Two lines of evidence imply that no viral resistance to therapy occurred during treatment with SPC3649. First, no rebound in viremia was observed during the 12-week dosing phase; HCV RNA levels were still an order of magnitude below baseline 16 weeks after dosing (4x0513, Fig. 1A). Second, deep sequencing of the HCV 5′ NCR from the two high-dose animals—which yielded between 73,000 and 214,000 reads each at four time points (baseline, end of treatment, viral rebound, and end of the follow-up period)—showed no enrichment of adaptive mutations in the miR-122 seed sites (Fig. 1C and fig. S2). This is consistent with the fact that both miR-122 sites are conserved in all HCV genotypes and subtypes (Fig. 1D and figs. S3 to S9). The lack of viral resistance during SPC3649 therapy is in stark contrast to what has been observed with direct acting antivirals in HCV-infected chimpanzees. Within 2 days of dosing with a non-nucleoside polymerase inhibitor, 67% of the HCV clones already possessed known resistance mutations, with 10% of the clones having two resistance mutations, which triggered a rapid rebound in viremia (8).

We next investigated the effect of miR-122 antagonism on the chimpanzee liver transcriptome by expression profiling of the liver biopsies performed after SPC3649 treatment relative to baseline samples. Liver mRNAs with miR-122 seed match sites in the 3′ untranslated regions (UTRs) showed a significant tendency to be derepressed in both high-dose animals and the responding low-dose animal relative to transcripts without miR-122 sites (Fig. 2A, P = 7.3 × 10−4, 1.0 × 10−3, and 2.2 × 10−10 for 8-mer seed sites, respectively, Kolmogorov-Smirnov test; see also fig. S10). A total of 259 mRNAs with 8-mer miR-122 seed sites were identified by this approach (table S1). By contrast, no significant target mRNA derepression was observed in the weakly responding low-dose animal (Fig. 2A). We also examined the expression data for changes related to prolonged decrease in viral RNA during SPC3649 therapy. A supervised analysis of chimpanzee interferon-regulated genes (IRGs) (9, 10) revealed that the reduction in viremia was clearly associated with down-regulation of most IRGs in the high-dose animals and the responding low-dose animal (Fig. 2B and table S2). This correlated with the measured serum levels of the chemokine IP-10 (CXCL10), a highly induced IRG in HCV infections, which thereby provides a readily accessible biomarker of the hepatic IFN response during SPC3649 therapy (Fig. 2C). Together, these data imply that the endogenous IFN pathway in the liver is rapidly normalized in response to inhibition of HCV RNA accumulation even when therapy does not completely eradicate detectable viral RNA. Nonresponders to IFN-α–based HCV therapy have increased hepatic levels of IRG transcripts and serum IP-10 protein levels (1117), reflecting a maximally induced and nonresponsive hepatic IFN response. The chimpanzee appears to be an extreme representative of this phenotype in human HCV patients, designated as IFN null-responders (18). Thus, our finding that treatment with SPC3649 results in normalization of IRG levels suggests that this therapy could be used to convert IFN null-responders to responders by reducing the viral load, thereby permitting the endogenous IFN pathway to reset to responsiveness.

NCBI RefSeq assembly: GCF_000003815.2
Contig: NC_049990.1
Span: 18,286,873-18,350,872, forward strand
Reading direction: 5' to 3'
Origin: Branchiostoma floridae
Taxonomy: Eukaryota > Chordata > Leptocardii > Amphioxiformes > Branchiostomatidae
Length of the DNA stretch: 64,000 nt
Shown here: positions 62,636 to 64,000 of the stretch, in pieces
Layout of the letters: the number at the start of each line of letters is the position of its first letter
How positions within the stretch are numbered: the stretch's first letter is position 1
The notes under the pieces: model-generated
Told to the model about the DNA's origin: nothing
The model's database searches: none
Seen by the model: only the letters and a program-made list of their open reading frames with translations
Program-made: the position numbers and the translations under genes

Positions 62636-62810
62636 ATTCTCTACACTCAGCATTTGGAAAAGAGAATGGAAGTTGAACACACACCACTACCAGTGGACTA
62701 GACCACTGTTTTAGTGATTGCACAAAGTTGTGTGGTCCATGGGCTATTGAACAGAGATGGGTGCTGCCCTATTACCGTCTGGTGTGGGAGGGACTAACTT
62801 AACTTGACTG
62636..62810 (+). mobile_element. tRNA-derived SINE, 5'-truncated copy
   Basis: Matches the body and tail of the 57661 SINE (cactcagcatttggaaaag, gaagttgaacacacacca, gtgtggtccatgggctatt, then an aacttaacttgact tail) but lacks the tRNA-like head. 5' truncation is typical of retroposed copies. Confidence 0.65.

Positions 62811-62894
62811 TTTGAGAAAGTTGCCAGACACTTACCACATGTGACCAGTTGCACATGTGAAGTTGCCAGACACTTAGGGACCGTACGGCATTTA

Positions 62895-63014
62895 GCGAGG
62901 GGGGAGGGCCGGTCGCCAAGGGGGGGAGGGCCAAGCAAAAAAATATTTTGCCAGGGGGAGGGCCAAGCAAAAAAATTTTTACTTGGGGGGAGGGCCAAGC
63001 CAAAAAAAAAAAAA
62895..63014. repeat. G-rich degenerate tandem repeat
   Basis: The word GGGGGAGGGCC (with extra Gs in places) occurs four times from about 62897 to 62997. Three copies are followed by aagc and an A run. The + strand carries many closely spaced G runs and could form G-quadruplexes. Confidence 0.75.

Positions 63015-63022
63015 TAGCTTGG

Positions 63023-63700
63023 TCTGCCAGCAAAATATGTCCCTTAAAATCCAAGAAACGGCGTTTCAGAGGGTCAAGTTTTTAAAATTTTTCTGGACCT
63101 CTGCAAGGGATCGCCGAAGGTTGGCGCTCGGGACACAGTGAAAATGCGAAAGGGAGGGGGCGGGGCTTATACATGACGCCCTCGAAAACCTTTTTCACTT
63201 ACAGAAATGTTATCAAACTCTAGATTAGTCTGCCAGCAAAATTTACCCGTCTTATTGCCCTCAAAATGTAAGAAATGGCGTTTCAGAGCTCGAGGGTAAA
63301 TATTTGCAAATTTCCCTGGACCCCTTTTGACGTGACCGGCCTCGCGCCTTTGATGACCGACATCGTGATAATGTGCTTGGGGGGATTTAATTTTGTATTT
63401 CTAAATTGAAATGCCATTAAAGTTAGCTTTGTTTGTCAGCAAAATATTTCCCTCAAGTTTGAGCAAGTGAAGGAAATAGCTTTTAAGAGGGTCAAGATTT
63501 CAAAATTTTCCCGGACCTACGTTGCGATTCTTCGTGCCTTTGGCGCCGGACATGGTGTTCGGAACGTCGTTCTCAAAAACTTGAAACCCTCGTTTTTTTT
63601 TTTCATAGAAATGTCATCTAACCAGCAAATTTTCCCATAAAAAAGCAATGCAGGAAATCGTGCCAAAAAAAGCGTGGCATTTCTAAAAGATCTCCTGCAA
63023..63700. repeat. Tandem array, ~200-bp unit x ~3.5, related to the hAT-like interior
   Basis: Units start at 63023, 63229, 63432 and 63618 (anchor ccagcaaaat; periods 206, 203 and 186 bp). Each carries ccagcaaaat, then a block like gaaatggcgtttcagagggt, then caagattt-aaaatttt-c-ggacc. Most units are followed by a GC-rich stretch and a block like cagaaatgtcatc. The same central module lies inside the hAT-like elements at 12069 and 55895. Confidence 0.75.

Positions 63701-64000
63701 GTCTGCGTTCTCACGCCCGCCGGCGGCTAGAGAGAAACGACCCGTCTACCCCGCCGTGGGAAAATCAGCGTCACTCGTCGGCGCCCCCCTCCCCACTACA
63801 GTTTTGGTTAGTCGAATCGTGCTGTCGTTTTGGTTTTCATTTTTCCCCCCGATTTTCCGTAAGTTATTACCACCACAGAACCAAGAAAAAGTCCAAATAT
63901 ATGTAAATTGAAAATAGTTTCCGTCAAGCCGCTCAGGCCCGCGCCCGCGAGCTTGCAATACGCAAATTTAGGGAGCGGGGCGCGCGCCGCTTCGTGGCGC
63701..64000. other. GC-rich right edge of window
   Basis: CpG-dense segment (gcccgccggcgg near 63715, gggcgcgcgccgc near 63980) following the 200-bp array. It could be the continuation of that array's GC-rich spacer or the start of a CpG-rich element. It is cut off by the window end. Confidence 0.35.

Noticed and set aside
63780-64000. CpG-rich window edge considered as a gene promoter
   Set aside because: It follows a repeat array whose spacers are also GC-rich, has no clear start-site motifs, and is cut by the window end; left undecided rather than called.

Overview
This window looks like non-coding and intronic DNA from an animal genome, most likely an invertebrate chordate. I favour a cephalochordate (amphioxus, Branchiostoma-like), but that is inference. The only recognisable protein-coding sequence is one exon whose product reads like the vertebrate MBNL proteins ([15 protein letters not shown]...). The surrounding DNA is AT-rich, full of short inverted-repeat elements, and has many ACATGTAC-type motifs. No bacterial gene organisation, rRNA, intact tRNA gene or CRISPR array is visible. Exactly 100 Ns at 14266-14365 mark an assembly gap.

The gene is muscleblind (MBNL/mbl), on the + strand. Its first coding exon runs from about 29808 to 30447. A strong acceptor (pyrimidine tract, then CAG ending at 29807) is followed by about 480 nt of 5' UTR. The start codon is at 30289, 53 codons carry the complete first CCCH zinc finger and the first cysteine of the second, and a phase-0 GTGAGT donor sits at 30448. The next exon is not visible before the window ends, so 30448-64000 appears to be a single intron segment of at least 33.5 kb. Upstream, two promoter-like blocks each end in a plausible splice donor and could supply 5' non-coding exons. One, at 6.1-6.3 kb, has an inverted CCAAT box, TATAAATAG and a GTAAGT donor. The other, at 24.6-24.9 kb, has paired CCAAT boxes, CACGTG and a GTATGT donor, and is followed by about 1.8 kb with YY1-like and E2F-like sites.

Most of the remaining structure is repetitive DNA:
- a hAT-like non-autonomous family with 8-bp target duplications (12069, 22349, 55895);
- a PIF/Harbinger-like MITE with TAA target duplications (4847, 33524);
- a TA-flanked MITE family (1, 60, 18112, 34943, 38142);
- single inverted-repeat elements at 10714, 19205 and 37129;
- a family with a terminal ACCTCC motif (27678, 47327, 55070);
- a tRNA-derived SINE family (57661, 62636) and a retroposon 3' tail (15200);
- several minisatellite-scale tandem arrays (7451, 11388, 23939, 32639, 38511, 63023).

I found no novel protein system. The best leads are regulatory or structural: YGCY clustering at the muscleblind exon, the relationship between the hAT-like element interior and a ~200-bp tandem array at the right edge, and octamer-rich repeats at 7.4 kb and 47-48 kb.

Fig. 2

Functional antagonism of miR-122 by SPC3649 in HCV-infected chimpanzees. (A) Assessment of liver transcriptome changes after SPC3649 treatment in each animal by microarray expression profiling of liver biopsies. The liver mRNA 3′ UTRs were analyzed for the presence of different types of canonical miR-122 seed match sites. The cumulative fraction plots show the distribution of log2 fold changes between the baseline and end of treatment samples for each seed match type; a Kolmogorov-Smirnov test was used to compare the three miR-122 seed match types to mRNAs with no seed sites in the 3′ UTR. (B) Expression profiles of interferon-regulated genes (green lines correspond to IRGs with decreased expression from baseline to end of treatment; red lines indicate IRGs showing an increase) and serum HCV RNA levels (black dashed line) in HCV-infected chimpanzees during the study. (C) Serum IP-10 levels (color coding and plot symbols as in Fig. 1A) and serum HCV titer (dashed black line) in HCV-infected chimpanzees during the study. (D) Serum cholesterol levels (color coding and plot symbols as in Fig. 1A) and serum HCV RNA levels (dashed black line) in HCV-infected chimpanzees during the study.

Antagonism of miR-122 in chimpanzees by SPC3649 led to markedly lowered serum cholesterol in the high-dose group (Fig. 2D), similar to observations in mice and in African green monkeys (6, 19). One of the high-dose animals had a maximum decline of 44% at week 14, whereas the other animal showed a 29% decrease in cholesterol at the same time point. Pronounced decreases were observed in both low-density lipoprotein (LDL) (25 to 54%) and apolipoprotein apo-B, its primary lipoprotein component (23 to 42%) (fig. S12). In contrast to our previous findings in monkeys, where decreases in high-density lipoprotein (HDL) and its major apolipoprotein apo-A1 were more pronounced relative to LDL and apo-B (7), the observed changes in HDL or apo-A1 in chimpanzees were more variable (fig. S13). Thus, it is possible that the cholesterol-lowering effect of miR-122 antagonism is different in chimpanzees and may better reflect the expected response in humans.